GlobalPost's correspondents, whose assignments are the envy of any eager traveler, have some suggestions for destinations where you'll run into few Americans — and few tourists at all, if you're lucky.
1) Kanchanaburi, Thailand
Phuket too full for you? Try Kanchanaburi, home to the infamous bridge on the River Kwai. In addition to World War II history, this province just 90 miles west of Bangkok draws adventure tourists with climbing, rafting and trekking. But correspondent Patrick Winn has a more relaxing vacation in mind.
"The draw is sleeping in a bamboo room floating on the river," he says. It's "very hilly and scenic."
2) Los Roques, Venezuela
Brazil correspondents Erik German and Solana Pyne spent their honeymoon in this Caribbean archipelago, which Pyne recommends for its "pristine pale blue water, tiny white sand islands, incredible scuba diving, and none of the nauseating high-rises and other development you find in places like Cancun." The national park is just a short flight from Caracas and visited mostly by Venezuelans.
3) Odessa, Ukraine
Correspondent David L. Stern recommends this jewel on the Black Sea coast as "a lovely city." The port city boasts cultural diversity, which is reflected in its cosmopolitan 19th- and 20th-century architecture. When the sun reflecting off the white buildings in the city center gets too hot, sandy beaches are a short ride away.
4) Zululand, South Africa
After South Africa hosted the 2010 World Cup, its many attractions are hardly off travelers' radar screens. But Zululand, according to correspondent Erin Conway-Smith, remains off the beaten track, even for South Africans.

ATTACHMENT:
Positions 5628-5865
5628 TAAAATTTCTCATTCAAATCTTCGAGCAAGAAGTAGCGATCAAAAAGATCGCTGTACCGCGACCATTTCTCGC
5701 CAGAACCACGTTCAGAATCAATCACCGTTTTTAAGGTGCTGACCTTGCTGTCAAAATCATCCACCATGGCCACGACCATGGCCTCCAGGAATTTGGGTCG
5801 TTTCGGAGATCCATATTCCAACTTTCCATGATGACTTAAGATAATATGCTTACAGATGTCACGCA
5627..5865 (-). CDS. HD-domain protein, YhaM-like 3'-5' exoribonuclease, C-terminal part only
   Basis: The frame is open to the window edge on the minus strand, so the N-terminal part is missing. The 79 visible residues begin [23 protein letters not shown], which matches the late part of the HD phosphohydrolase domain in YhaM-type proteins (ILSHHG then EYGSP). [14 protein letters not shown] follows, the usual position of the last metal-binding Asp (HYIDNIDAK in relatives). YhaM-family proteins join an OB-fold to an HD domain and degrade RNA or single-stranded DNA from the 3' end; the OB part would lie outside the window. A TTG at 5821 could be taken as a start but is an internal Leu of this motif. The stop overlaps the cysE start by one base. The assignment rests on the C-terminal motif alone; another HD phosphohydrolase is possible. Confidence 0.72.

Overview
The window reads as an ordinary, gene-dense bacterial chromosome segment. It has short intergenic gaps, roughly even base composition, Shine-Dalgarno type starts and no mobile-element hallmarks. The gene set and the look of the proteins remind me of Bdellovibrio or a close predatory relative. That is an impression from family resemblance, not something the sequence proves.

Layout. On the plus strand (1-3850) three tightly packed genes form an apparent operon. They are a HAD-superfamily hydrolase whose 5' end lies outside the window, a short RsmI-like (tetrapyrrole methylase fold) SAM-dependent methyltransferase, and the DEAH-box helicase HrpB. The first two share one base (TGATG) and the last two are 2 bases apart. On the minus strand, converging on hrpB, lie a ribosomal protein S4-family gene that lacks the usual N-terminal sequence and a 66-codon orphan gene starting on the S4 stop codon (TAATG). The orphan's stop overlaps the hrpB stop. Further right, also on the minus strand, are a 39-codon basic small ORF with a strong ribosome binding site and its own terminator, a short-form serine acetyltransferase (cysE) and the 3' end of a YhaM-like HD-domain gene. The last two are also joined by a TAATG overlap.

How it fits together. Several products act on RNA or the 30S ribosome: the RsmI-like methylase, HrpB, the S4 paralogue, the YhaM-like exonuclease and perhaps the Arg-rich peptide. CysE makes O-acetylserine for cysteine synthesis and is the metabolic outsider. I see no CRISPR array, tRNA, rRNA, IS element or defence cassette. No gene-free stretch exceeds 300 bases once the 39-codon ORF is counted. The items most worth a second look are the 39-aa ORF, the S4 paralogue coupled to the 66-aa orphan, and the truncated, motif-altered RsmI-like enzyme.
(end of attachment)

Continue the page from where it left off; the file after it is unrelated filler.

"A visit to Zululand is essential for anyone interested in fascinating battle stories, but the area’s abundant natural beauty holds particular appeal for outdoor adventurers and nature lovers wanting to scuba dive with whale sharks and spot leatherback turtles along the coast," writes Conway-Smith. (To read more about Zululand, become a GlobalPost member.)
5) Jeju Island, South Korea
Its sandy beaches and towering waterfalls lead visitors to compare this island off the southern coast of Korea to Hawaii. You won't see many Americans there, but you can ogle at cute, honeymooning Korean couples as you tuck into the some of the world's freshest seafood. The island is known for its matriarchal society, originating in women who historically supported their families by diving to harvest shellfish and seaweed. Bonus: It's about as far in Korea as you can get from the north.